The whole original square image had to be stretched sideways in order to produce a 18x10 wallpaper.
This was accomplished by repositioning the album title and the name of the artist.
This was all that was needed to be done. The resulting image was already symmetrically perfect and
moreso when the album label banner was removed. If anything at all, the congas on both sides had to
be made to look heavy and the woman at centre to look light, almost like floating in the air. This
was accomplished with the processing of the percussion instruments with the Cutout filter and by
replacing the conga on which the woman sat with her own diminishing reflection. She also had to be
Posterized in order to brighten up her colours.
This is the original album cover art design.
Information wanted for original album cover art design and photography and production of the album.
Duke Ellington's A Drum Is a Woman, a jazz allegory with songs by the Duke and Billy Strayhorn and a
narrative in the Duke's ironic and sometimes florid prose, was composed and recorded in 1956. A year
later, it was adapted for a television production. In the more than three decades since then, it had
never been performed.
Ellington's fantasy involves the seductive Madam Zajj, who seeks fame and sophistication, and Carabea
Joe, who is drawn to the jungle and its drums. Madam Zajj's attempts to lure Carabea Joe from the
jungle takes them through a quick history of jazz from New Orleans to New York and be-bop, which
was the ultimate extension of jazz in 1956. John S. Wilson for The New York Times, June 28, 1988, abridged.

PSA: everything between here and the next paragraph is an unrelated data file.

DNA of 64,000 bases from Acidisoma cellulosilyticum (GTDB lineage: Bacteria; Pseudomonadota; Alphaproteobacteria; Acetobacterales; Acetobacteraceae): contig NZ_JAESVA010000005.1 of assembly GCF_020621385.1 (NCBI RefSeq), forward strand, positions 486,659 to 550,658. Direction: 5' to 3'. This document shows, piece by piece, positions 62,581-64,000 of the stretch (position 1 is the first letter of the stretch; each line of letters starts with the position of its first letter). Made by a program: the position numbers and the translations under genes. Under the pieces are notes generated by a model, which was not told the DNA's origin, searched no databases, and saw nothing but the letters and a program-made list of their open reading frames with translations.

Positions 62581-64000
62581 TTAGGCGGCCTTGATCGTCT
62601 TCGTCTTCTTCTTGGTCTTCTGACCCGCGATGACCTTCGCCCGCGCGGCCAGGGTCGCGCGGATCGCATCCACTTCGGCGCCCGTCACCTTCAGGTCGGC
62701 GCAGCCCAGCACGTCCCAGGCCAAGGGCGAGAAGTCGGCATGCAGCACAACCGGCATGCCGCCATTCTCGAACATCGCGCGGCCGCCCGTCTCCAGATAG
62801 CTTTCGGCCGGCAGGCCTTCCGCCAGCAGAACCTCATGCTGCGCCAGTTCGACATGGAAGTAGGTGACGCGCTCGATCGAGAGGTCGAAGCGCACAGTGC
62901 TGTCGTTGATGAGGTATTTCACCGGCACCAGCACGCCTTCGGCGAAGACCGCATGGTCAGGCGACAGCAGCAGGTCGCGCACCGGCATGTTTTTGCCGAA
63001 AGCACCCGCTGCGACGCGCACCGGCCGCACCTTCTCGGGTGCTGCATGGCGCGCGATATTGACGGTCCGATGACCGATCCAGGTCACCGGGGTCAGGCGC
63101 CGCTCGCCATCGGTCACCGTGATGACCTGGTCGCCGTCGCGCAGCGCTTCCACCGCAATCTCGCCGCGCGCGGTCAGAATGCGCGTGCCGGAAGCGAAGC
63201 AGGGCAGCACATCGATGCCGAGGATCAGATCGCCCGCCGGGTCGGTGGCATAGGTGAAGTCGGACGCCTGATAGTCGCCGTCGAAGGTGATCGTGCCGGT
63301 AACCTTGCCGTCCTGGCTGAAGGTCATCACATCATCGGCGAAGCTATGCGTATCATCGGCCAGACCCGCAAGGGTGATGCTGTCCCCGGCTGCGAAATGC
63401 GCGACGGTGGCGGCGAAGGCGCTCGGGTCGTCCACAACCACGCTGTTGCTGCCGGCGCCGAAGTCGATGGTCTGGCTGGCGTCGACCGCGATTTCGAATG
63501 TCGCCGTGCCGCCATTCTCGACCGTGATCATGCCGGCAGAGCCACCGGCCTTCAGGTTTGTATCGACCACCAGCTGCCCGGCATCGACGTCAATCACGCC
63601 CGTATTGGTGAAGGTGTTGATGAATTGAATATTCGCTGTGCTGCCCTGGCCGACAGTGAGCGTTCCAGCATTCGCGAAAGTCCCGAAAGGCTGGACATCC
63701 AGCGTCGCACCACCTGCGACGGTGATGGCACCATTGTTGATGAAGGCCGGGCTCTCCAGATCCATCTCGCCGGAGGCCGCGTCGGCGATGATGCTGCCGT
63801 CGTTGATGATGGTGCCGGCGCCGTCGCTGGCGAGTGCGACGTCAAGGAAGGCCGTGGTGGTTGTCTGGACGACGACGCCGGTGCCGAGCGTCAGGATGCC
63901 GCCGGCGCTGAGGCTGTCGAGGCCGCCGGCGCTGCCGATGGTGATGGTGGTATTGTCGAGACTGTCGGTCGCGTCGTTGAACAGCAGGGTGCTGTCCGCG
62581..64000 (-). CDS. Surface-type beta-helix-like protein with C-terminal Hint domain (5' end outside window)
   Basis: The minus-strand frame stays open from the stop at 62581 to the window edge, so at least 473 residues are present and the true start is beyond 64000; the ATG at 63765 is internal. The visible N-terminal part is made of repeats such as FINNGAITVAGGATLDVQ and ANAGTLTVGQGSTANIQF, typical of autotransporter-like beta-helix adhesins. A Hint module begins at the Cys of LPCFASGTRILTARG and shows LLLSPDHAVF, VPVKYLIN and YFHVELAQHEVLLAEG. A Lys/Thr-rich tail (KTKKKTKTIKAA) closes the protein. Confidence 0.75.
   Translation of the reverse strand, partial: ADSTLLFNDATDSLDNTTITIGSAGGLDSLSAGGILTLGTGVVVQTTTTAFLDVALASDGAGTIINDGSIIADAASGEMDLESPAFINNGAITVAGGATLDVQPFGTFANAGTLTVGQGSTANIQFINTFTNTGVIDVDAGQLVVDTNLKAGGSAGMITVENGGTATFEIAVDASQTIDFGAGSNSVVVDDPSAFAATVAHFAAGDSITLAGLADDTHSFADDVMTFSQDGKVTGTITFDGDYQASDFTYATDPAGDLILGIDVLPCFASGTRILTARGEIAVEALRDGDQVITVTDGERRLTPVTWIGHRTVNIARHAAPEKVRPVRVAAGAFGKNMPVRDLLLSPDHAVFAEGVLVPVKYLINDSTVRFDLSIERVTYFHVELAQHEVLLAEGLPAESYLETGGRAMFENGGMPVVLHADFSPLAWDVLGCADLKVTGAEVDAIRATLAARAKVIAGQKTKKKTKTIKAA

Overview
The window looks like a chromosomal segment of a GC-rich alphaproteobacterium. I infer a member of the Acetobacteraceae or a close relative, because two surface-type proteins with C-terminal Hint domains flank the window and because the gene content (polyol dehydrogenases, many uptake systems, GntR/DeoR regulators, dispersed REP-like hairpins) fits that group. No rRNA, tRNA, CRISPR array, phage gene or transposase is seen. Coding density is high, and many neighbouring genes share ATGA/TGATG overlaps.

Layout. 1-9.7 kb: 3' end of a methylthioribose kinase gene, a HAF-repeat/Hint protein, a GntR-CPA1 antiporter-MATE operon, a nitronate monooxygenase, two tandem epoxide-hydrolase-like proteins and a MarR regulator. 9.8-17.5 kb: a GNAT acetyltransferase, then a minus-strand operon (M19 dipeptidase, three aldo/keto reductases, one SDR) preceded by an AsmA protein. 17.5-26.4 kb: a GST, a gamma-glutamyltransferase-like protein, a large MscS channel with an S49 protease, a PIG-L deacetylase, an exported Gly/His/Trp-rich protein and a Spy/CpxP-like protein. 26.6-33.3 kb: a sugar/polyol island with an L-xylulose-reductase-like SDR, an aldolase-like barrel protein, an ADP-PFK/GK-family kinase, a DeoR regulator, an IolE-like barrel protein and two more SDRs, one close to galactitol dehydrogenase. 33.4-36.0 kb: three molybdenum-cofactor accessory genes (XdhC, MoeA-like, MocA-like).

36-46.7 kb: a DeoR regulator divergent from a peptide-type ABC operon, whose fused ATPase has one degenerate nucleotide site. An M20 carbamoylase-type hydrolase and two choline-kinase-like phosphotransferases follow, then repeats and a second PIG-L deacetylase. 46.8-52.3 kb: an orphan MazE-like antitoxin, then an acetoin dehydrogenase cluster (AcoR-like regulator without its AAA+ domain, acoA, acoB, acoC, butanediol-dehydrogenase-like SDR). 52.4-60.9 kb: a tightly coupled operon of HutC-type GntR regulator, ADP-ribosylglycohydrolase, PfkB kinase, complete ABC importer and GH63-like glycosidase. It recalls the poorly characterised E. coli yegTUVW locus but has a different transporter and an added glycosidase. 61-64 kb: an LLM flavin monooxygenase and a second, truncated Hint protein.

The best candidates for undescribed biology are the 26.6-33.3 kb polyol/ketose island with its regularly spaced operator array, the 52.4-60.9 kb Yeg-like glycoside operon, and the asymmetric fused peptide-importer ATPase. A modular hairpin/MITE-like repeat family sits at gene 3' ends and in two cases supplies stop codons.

Duke Ellington was always an enigma - a very private person who revealed little of himself to anyone. And A Drum is a Woman is one of his most
enigmatic works: theoretically an account of the development of jazz but actually a sprawling, often eccentric, product of Ellington's stream of
consciousness, although it was actually composed by Ellington with his faithful collaborator, Billy Strayhorn.
Ellington called it "a tone parallel to the history of jazz". It was originally recorded in 1956 for a record album but was then presented as a television
special in May 1957 on the US Steel Hour. The TV version (an early experiment with colour) included dances featuring Carmen de Lavallade. It uses a
variety of musical styles: New Orleans jazz, calypso, Ellingtonian swing, bebop, etc. and it takes the listener from Africa to the Caribbean via Congo
Square and 52nd Street to the moon!
If this sounds strange, it is. Duke's narration is often puzzling and may be marred for modern listeners by the old-fashioned attitude towards women
in the title-track ("It isn't civilised to beat women, No matter what they do or say, But will somebody tell me What else can you do with a drum?").
Despite being a confirmed devotee of Ellington's music, I find it hard to regard this as one of his major works. It's bitty incomprehensibility militates
against its success, and the mysterious words might have been better replaced by more music from the wonderful band. At times, Ellington's words
sound more like a private meditation than a narration. Tony Augarde for Jazz CD Reviews, abridged.
(A) A Drum is a Woman - Rhythm Pum Te Dum - What Else Can You Do With a Drum - New Orleans - Hey, Buddy Bolden - Carribee Joe - Bongo Square
(B) Zajj: A Drum is a Woman - You Better Know It - Madam Zajj - Ballet of the Flying Saucers - Zajj's Dream - Rhumbop - Carribee Joe Part 2 - Finale
"What Else Can You Do With a Drum?" (audio) from buenasuerterecord on YouTube.
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